The last decade, as the culture of contemporary relationships, when intimate relationships and concepts of sexuality have changed drastically due to the proliferation of technology and atomisation of society and we are witnessing growing insecurity in sexuality that the growing therapeutic discourse seeks to resolve, has been captured by sociologist Eva Illouz through the concept of negative relationships, which she defines as the inability to form meaningful and binding bonds.[1] The impermanence and transience of the contemporary times is also addressed in the field of art. We are witnessing a diverse production of art that reflects contemporary sexual entanglements and touches on new concepts of intimacy, explores the influence of the ideology of choice, the rise of sexual paraphilias and new forms of fetishism, deals with violence towards the other, and enters the realm of sex portals and internet pornography through the formation of cyber identities. The address is critical or emphatically humorous, direct or in a way that at first glance does not reveal the reference to sexuality and its associated contexts, while the edition – like the previous ones and the orientation of the Račka Gallery since its beginnings in 2005 – locates itself with the exhibited works and the performance programme in a space beyond constructions and discriminations.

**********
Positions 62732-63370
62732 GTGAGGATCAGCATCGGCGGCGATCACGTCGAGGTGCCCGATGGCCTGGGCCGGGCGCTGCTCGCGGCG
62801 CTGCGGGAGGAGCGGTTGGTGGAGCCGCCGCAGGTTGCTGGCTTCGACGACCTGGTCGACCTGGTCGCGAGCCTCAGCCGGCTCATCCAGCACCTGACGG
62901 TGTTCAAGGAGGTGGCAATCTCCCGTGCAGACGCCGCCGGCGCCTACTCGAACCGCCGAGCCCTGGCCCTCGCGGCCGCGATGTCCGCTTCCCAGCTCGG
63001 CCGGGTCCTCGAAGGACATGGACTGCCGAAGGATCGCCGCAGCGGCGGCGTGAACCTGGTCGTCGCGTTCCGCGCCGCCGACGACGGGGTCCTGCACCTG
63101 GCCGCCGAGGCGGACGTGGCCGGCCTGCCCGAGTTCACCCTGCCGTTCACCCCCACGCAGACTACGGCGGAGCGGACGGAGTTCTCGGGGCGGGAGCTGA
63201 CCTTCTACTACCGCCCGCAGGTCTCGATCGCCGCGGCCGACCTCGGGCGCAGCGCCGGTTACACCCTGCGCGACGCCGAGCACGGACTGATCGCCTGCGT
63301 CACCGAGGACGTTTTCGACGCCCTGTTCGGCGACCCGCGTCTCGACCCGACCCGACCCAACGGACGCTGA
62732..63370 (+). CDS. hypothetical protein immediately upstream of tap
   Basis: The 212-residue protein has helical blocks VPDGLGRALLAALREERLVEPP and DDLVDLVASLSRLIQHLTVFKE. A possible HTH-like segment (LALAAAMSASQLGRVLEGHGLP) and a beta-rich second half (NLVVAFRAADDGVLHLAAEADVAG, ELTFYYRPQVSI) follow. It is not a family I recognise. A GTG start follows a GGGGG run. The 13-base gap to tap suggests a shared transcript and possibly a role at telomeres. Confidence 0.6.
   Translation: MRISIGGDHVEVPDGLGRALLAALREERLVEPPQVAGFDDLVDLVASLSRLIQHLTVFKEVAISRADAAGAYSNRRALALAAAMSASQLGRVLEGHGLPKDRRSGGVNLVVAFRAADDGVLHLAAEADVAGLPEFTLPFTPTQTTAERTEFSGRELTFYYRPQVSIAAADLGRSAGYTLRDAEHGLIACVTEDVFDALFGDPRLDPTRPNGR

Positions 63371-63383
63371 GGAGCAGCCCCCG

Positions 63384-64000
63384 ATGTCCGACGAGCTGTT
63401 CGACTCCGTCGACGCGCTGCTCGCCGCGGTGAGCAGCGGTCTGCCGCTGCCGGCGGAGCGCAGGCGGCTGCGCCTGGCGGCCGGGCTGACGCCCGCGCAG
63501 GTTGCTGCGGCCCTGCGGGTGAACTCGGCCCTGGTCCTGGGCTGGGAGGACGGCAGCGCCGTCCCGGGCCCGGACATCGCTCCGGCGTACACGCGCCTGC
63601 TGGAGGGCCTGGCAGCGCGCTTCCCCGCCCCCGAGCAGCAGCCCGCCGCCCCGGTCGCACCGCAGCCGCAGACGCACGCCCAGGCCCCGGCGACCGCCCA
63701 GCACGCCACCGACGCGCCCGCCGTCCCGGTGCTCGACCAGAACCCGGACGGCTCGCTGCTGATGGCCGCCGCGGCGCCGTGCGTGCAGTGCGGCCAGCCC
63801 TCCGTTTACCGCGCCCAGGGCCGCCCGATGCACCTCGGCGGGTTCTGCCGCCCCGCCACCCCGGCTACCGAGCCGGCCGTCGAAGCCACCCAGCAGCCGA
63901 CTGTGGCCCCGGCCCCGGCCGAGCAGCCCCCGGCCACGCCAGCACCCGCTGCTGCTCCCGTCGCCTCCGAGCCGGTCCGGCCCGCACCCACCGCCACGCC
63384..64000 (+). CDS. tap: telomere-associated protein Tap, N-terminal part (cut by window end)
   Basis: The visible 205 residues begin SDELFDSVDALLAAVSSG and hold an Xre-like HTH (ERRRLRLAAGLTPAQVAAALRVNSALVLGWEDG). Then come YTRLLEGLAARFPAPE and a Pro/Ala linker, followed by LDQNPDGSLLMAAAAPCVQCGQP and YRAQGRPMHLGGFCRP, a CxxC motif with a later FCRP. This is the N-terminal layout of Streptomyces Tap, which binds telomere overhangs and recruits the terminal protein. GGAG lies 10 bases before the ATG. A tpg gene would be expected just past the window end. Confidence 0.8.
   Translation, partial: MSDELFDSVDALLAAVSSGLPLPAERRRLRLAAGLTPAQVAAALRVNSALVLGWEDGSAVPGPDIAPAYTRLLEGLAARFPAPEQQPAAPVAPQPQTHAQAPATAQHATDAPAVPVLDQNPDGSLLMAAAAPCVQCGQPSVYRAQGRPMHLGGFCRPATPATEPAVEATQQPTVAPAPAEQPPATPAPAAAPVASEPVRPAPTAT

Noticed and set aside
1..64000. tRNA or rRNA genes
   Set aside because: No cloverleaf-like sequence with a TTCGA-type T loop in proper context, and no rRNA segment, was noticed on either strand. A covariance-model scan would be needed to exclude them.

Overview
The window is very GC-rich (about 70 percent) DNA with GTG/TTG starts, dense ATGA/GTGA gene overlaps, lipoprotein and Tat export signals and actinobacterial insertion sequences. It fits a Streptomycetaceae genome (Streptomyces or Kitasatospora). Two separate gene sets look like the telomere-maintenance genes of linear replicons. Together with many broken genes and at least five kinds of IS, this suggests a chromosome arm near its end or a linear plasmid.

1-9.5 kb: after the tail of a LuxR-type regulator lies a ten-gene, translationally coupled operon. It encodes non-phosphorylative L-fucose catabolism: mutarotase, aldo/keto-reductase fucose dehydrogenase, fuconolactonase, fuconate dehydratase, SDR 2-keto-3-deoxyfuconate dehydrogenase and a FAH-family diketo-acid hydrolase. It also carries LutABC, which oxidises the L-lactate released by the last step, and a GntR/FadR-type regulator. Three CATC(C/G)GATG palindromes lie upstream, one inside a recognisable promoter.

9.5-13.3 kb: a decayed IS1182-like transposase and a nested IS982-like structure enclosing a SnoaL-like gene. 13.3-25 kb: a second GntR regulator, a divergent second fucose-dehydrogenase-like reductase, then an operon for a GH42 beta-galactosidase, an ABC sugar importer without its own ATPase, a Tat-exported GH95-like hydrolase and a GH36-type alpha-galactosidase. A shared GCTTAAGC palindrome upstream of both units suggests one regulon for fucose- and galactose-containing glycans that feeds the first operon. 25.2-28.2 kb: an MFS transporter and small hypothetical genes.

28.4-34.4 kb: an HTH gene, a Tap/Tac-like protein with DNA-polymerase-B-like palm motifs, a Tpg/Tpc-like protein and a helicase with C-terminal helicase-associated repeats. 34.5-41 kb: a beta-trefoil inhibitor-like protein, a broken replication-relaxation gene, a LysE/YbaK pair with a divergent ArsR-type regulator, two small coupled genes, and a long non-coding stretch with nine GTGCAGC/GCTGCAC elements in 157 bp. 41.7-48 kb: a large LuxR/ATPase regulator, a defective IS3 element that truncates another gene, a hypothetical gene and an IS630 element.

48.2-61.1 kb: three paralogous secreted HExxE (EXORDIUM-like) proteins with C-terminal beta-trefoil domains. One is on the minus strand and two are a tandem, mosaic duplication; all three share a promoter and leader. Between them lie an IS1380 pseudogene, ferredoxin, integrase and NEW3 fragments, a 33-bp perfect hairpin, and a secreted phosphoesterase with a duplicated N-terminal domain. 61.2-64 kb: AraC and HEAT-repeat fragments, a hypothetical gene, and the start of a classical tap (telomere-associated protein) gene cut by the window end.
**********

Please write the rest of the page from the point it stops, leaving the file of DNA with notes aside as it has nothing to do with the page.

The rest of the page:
The exhibition is accompanied by a comprehensive catalogue that includes an overview of the events of the last three decades and a survey of the performances that have taken place at the editions of the Račka Festival. The texts have been contributed by Katja Kobolt, Slađana Mitrović and Domen Ograjenšek, and the design by Neža Penca.


Curated by: Irena Čerčnik, Maja Hodošček
Supported by: Ministrstvo za kulturo RS, Mestna občina Celje


[1] Eva Illouz, The End of Love: A Sociology of Negative Relations, Oxford University Press Inc, 2019.